Researchers from Göttingen and Erlangen study T-cell training in the lung
In patients with multiple sclerosis, immune cells cross the blood-brain barrier which normally blocks the blood circulation from the central nervous system, causing considerable damage to the nervous tissue. Scientists from the medical departments at Göttingen and Friedrich-Alexander-Universität Erlangen-Nürnberg (FAU) have now demonstrated that the cells are trained to cross the barrier in the lung. The team of researchers observed a change in the lungs which reprogrammed T-cells into ‘walkers’. In the long run, the research results, which have been published in the international journal ‘Nature’, may contribute to the development of more effective forms of therapy.
As in all autoimmune diseases, in multiple sclerosis (MS), parts of the immune system turn against the body – in this case the nervous tissue – where the T-cells cause inflammation. The gravest damage caused by T-cells is paralysiss and paraethesia. T-cells form part of the immune system of every healthy person but in approximately 0.1 % of the entire population, they can cause pathologic processes in the brain. Normally, a tight barrier of blood vessels blocks the nervous system from the rest of the body and thus virtually blocks off all immune cells circulating in the blood.
Nevertheless, as previous studies have proven, pre-activated T-cells can enter the brain. Until recently, it had been unclear where the T-cells are activated in the body and which characteristics they need to cross the blood-brain barrier without difficulty. The answer to this question has now been given by a team of researchers under the supervision of Prof. Dr. Alexander Flügel, Director of the Department for Neuroimmunology and Head of the Institute for Multiple Sclerosis Research in Göttingen with contributions being made by FAU’s Institute for Anatomy (Chair Prof. Dr. Friedrich Paulsen).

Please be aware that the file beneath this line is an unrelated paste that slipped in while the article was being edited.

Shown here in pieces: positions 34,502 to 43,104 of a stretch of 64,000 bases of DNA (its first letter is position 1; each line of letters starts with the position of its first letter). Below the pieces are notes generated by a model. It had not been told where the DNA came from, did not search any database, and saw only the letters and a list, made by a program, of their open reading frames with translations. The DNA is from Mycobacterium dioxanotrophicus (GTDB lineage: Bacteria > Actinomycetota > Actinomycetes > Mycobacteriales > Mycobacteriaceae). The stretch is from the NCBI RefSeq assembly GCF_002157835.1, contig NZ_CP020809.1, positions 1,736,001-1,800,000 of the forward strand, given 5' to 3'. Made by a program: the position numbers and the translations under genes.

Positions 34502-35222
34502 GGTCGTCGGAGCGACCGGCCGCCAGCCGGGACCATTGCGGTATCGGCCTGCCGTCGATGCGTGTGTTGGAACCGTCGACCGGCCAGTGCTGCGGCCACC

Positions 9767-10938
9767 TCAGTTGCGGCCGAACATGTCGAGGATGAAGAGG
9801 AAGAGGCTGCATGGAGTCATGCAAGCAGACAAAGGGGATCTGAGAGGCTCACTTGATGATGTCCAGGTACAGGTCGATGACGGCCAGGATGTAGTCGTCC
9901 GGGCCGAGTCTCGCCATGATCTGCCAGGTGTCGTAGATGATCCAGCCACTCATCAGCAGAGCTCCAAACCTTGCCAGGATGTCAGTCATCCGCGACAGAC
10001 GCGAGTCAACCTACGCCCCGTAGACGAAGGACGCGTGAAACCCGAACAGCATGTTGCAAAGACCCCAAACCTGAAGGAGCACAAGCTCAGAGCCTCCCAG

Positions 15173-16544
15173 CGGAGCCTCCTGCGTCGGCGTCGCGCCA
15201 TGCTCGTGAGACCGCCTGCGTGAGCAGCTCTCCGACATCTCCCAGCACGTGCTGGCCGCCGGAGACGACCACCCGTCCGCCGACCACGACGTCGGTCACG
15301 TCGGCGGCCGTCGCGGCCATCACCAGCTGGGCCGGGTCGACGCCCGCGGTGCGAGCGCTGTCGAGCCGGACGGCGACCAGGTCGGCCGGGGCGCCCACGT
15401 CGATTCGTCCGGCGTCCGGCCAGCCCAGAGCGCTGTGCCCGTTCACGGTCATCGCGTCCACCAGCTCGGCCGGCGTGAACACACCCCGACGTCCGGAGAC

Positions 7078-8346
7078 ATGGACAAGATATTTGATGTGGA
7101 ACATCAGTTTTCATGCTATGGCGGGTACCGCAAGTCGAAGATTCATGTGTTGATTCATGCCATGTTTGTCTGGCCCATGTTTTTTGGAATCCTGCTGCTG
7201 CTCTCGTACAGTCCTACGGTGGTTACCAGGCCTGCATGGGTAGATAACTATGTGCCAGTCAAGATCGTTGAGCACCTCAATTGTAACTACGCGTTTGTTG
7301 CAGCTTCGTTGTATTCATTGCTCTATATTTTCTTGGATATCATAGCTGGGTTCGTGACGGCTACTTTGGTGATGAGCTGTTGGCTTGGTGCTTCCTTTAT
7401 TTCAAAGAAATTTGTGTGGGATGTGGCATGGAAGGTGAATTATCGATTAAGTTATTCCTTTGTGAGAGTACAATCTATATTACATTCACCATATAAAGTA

According to the researchers’ findings, activated T-cells do not enter the brain immediately but rather ‘learn’ how to do so. They stop cell division, reduce protein production and become more agile. Antennae-like receptors develop on the surface of the T-cells surface facilitating orientation and helping them dock onto cell structures. Ninjurin 1 – a receptor so far unknown for T-cells – is particularly well-suited for helping the T-cells cling to the inside of brain vessels. Once they have reached the brain tissue, the seemingly harmless cells return to their destructive nature.
The lungs: training centre and depot
The lungs are the first stage in the cells’ training programme for greater agility. As soon as activated T-cells from the blood enter the tissue, they are gradually re-programmed. With increasing speed, they move through vessels and respiratory tracts, pass the ambient lymph nodes and the spleen, re-enter the blood circulation and finally reach the central nervous system. Strangely enough, the cells do not only move along the outside of the bronchi but also climb through the inside of the respiratory tracts, where the air circulates. The researchers found that in living lung tissue, the T-cells use the bronchi as a superhighway.
Moreover, the researchers discovered T-memory cells, which are stored in the lung on a long-term basis as in a depot. Local stimuli can provoke autoaggressive characteristics and send the cells to the brain where they cause an MS-like disease. MS may therefore occur when the bronchi are infected or irritated by other causes such as smoking. A similar, even though less drastic role may be played by the lungs when activated, re-programmed T-cells cause diseases in other parts of the organ system such as the bowels or the urogenital tract.
According to the study, a considerable number of genes which evidentially make MS patients more vulnerable also cause the T-cells to ‘walk’. These findings will be of benefit to future research in developing new courses of therapy.
Original publication: T cells become licensed in the lung to enter the central nervous system, Nature (2012) 488: 675679) DOI: 10.1038.nm.2629.
Prof. Dr. Cassandra Flügel-Koch